The green is in the meadow and the blue is in the sky,
    And all of Nature's artists have their colors handy by;With a few days bright with sunshine and a few nights free from frost
  • 680.  
    Sunshine and shadow and laughter and tears,
    These are forever the paints of the years,Splashed on the canvas of life day by day,
  • 681.  
    I'd rather be the willing horse that people ride to death
    Than be the proud and haughty steed that children dare not touch;I'd rather haul a merry pack and finish out of breath
  • 682.  
    He shall be great who serves his country well.
    He shall be loved who ever guards her fame.His worth the starry banner long shall tell,
  • 683.  
    LAST night I single handed fought a gang of murderers that came
    To get my money or my life, and very nearly did the same; I struggled with them on a cliff, and over it I toppled two,
  • 684.  
    LADY, when you say you'll come
    Tuesday morn to do our washing, Tell us if there isn't some
  • 685.  
    JUST at the edge of the night and the morning,
    Little Miss Six O'clock comes to my bed,A sweet little laugh is her musical warning
  • 686.  
    Fish can be bought in the market place,
    So it isn't the fish I'm after.I want to get free from the care-drawn face
  • 687.  
    Queerest little chap he is,
    Always saying: 'Aw Gee Whiz!'Needing something from the store
  • 688.  
    I don't mind the man with a red blooded kick
    At a real or a fancied wrong;I can stand for the chap with a grouch, if he's quick
  • 689.  
    Pinker than the roses that enrich a summer's day,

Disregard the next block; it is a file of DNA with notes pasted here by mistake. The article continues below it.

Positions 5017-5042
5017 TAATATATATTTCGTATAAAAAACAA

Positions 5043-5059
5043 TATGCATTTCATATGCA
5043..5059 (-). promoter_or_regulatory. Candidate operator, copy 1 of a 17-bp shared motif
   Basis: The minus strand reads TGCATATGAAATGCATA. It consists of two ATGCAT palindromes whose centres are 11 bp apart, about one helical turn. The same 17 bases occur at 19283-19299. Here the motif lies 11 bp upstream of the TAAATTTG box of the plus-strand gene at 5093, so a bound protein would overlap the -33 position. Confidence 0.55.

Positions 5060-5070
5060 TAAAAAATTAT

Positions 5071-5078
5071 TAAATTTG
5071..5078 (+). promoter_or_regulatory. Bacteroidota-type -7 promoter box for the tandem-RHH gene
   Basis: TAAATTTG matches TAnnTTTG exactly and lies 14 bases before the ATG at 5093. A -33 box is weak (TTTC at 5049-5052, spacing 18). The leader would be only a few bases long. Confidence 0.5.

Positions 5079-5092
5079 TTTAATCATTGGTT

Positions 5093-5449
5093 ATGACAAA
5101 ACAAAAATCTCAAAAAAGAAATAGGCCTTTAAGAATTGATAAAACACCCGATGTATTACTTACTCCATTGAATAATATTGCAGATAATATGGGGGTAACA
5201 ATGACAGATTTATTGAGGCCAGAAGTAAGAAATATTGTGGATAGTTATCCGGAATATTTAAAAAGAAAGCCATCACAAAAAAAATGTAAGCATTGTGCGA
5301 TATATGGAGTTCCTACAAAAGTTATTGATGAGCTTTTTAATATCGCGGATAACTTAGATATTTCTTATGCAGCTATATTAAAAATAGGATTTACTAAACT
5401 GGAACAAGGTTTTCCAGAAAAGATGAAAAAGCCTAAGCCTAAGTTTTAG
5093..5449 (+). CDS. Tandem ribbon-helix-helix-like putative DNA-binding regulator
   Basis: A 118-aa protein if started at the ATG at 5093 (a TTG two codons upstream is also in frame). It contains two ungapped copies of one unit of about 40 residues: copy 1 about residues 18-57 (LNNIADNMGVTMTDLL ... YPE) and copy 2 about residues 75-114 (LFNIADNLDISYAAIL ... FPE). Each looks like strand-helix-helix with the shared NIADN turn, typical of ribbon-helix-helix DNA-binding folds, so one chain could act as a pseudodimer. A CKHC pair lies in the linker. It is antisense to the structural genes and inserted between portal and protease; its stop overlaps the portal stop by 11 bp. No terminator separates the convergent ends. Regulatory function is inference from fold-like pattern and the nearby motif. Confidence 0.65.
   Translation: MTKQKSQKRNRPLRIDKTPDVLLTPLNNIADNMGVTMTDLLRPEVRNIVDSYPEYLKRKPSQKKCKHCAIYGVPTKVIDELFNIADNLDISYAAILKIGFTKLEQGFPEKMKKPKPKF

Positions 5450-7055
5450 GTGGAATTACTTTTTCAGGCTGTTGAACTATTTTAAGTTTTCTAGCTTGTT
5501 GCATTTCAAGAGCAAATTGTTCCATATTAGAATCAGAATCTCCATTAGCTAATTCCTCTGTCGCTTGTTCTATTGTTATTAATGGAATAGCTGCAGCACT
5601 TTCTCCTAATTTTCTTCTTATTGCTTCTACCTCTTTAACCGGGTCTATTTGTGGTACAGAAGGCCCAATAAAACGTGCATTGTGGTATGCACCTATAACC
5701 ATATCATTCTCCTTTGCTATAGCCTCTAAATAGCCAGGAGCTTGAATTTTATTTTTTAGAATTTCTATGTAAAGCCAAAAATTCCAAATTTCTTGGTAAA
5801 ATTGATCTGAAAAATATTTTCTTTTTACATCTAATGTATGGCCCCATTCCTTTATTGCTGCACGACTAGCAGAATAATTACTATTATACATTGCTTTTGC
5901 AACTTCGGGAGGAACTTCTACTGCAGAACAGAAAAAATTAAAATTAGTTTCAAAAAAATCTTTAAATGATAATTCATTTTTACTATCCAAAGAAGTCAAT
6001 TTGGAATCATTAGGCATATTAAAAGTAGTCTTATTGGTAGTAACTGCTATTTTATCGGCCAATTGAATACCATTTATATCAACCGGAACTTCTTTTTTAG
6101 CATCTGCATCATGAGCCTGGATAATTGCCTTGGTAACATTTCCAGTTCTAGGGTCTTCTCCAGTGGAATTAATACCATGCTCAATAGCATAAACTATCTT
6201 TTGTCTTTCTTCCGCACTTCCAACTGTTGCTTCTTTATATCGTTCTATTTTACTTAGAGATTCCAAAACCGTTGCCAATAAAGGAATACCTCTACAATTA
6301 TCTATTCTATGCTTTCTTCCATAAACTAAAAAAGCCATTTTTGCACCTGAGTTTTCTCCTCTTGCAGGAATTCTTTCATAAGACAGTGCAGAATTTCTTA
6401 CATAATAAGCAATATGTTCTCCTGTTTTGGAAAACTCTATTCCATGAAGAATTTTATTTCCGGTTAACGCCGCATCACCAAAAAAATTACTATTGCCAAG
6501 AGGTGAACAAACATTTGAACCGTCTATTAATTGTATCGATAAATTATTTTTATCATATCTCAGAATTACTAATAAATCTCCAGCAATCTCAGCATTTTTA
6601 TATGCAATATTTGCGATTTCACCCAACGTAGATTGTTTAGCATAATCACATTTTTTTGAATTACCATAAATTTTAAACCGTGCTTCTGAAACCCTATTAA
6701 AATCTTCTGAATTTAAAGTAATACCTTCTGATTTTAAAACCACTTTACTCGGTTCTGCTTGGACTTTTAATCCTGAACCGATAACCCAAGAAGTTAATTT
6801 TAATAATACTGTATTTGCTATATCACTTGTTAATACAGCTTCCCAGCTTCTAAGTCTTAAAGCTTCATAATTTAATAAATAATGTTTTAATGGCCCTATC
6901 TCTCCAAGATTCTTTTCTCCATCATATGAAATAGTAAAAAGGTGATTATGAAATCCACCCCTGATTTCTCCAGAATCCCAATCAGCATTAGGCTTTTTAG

Splashing in the bath tub or just kicking them in play, Nothing in the skies above or earth below as sweet,
  • 690.  
    I'd like to be a boy again, a care-free prince of joy again,
    I'd like to tread the hills and dales the way I used to do;I'd like the tattered shirt again, the knickers thick with dirt again,
  • 691.  
    Lord, let me stand in the thick of the fight,
    Let me bear what I must without whining;Grant me the wisdom to do what is right,
  • 692.  
    These are the peaks of valor; keeping clean your father's name,
    Too brave for petty profit to risk the brand of shame,Adventuring for the future, yet mindful of the past,
  • 693.  
    You shall have satin and silk to wear,
    When my ship comes in;And jewels to shine in your raven hair,
  • 694.  
    When The Minister Calls
    My Paw says that it used to be,Whenever the minister came for tea,
  • 695.  
    You may delve down to rock for your foundation piers,
    You may go with your steel to the sky;You may purchase the best of the thought of the year,
  • 696.  
    I can't help thinkin' o' the lad!
    Here's summer bringin' trees to fruit,An' every bush with roses clad,
  • 697.  
    THEY tell me that I 'm spoiling you,
    I The neighbors say that you should beFor all the awful things you do,
  • 698.  
    There's a little chap at our house that is being mighty good-
    Keeps the front lawn looking tidy in the way we've said he should;Doesn't leave his little wagon, when he's finished with his play,
  • 699.  
    One day, in ages dark and dim,
    A toiler, weary, worn and faint,Who found his task too much for him,
  • 700.  
    I freely confess there are good friends of mine,
    With whom we are often invited to dine,Who get on my nerves so that I cannot eat
Total 945 poems written by Edgar Albert Guest

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When Smoke Stood Up From Ludlow
 by A. E. Housman

When smoke stood up from Ludlow,
And mist blew off from Teme,
And blithe afield to ploughing
Against the morning beam
I strode beside my team,

The blackbird in the coppice
Looked out to see me stride,